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#171619 - 11/26/07 09:32 AM lagniappe - return journeys of words  
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isakswahn Offline
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In Swedish it is common to add definite articles to foreign words or names, e.g. "Louvren" and "Towern" (Tower of London). Amusingly, these "Swedish words" are often believed to be the original word, and hence used in English: "Excuse me, where is Towern?" or "Then we went to see Louvren.". Examples can be seen by googling for the lines

went to see louvren -louvre

or

went to see towern -tower

#171620 - 11/26/07 10:31 AM Re: lagniappe - return journeys of words [Re: isakswahn]  
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Nice to meet someone from Sweden.Your examples form a nice up-to-date illustration of how those build in redundancies can become fixed.

#171622 - 11/26/07 11:31 AM Re: lagniappe - return journeys of words [Re: isakswahn]  
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Welcome to the Board, Isak. Your example also illustrates another interesting feature of Swedish (as well of Danish, Faroese, Icelandic, and Norwegian): post-fixed definite articles. Amongst Indo-European languages, a similar grammatical feature occurs in the Balkan language area (or Sprachbund). Albanian, Bulgarian, Macedonian, Romanian, and some others. While the Scandinavian languages all have a close genetic relationship, i.e., Old Norse, the Balkan languages come from three different language groups, i.e., Albanian, Romance, and Slavic, and their common ancestor (Proto-Indo-European) is more remote in time.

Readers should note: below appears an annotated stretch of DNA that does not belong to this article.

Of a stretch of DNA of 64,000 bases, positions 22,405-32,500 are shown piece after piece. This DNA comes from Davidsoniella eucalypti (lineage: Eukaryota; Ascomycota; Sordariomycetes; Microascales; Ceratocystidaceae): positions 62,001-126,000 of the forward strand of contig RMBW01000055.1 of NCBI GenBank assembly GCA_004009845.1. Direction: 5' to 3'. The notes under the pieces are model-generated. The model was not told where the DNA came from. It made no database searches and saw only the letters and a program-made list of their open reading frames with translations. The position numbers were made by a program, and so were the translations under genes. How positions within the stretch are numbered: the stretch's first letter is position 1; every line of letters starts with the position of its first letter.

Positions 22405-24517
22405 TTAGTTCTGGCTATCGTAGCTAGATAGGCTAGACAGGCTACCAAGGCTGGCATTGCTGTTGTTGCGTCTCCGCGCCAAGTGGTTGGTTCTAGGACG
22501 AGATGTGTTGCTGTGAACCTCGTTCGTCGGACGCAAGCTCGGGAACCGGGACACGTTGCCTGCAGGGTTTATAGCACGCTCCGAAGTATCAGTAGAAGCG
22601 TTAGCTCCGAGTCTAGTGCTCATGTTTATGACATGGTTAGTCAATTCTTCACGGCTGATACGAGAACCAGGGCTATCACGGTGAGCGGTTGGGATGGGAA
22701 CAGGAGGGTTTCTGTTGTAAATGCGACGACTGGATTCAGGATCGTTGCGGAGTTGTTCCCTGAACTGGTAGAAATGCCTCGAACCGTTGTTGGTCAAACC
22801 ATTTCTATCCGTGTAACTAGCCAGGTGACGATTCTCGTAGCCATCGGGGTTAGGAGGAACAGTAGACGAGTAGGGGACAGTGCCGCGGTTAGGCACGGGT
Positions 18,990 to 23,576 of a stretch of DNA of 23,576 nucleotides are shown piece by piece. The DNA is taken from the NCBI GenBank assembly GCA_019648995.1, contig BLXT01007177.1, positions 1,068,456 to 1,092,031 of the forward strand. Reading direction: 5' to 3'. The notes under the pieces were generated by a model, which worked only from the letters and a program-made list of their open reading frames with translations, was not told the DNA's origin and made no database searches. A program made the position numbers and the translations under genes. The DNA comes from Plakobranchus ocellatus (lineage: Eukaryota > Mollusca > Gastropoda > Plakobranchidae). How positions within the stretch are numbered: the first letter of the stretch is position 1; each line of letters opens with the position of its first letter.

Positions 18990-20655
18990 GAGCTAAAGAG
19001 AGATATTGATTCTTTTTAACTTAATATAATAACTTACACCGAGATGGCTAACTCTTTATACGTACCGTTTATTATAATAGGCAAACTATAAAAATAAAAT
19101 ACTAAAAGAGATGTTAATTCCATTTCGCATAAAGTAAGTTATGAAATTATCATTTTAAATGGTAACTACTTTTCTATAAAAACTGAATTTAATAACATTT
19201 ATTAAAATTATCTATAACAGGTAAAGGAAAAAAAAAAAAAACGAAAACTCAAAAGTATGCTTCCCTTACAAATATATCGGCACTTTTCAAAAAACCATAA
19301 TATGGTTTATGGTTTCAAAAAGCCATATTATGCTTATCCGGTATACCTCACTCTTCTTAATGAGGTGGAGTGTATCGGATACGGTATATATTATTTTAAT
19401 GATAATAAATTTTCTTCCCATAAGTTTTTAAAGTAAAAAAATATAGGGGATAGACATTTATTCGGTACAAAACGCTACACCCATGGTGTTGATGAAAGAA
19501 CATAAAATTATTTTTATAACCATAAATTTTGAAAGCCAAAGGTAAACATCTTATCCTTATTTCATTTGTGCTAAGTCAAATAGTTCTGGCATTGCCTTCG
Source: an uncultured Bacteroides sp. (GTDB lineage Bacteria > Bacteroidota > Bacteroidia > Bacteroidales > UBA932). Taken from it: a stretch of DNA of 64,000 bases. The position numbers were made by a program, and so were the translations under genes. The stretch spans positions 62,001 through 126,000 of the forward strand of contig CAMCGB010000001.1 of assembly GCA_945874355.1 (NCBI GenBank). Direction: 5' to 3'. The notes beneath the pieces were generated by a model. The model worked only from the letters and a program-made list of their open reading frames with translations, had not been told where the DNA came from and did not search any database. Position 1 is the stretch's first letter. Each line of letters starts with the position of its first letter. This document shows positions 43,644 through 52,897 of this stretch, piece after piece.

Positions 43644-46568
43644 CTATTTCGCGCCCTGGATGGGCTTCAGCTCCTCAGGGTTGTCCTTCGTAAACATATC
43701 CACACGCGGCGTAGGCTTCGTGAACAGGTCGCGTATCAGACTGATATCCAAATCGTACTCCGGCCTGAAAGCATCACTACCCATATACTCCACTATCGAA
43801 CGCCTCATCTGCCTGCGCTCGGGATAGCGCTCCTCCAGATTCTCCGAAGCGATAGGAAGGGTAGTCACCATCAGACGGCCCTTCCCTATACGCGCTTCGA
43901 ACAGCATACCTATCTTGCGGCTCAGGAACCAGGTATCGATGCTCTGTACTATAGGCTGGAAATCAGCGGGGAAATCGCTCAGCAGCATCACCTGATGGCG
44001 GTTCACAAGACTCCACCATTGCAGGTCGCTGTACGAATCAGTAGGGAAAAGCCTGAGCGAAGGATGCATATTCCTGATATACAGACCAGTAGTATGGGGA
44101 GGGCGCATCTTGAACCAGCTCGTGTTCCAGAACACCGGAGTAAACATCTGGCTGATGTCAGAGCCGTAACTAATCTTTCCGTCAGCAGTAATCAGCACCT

Ceci n'est pas un seing.
#171623 - 11/26/07 01:25 PM Re: lagniappe - return journeys of words [Re: isakswahn]  
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I read your Google items. I love the sound of Swedish. And the partial readability for Dutchies. Plus the movies coming from your country. What else ?

#171631 - 11/26/07 05:09 PM Re: lagniappe - return journeys of words [Re: zmjezhd]  
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Your points about language are interesting..

Knitters are always commenting on how knitting styles from south eastern europe (from turkey, and eastern european countries) moved up north (via river trade routes) to Norse/swedes/scandinavian countries before moving to north west europe (netherlands) and then to british isles.

Turkish knitting is filled with multi color designs..
in scandianavia, a few of these designs predominate.
in (true) fair isle knitting, the selection of patterns is an even a smaller sub set

--and while fair isle knitting (stictly traditional fair isle) is colorful, it is also strictly limited to using only 2 colors of yarn in any one row.

turkish (and other south east european) knitting traditions often have fewer colors in total, but are more likely to incorporate 3 or more colors in a single row!

North Country mittens (from scandinavia all the way to latvia) tend to mirror the shape of turkish socks..)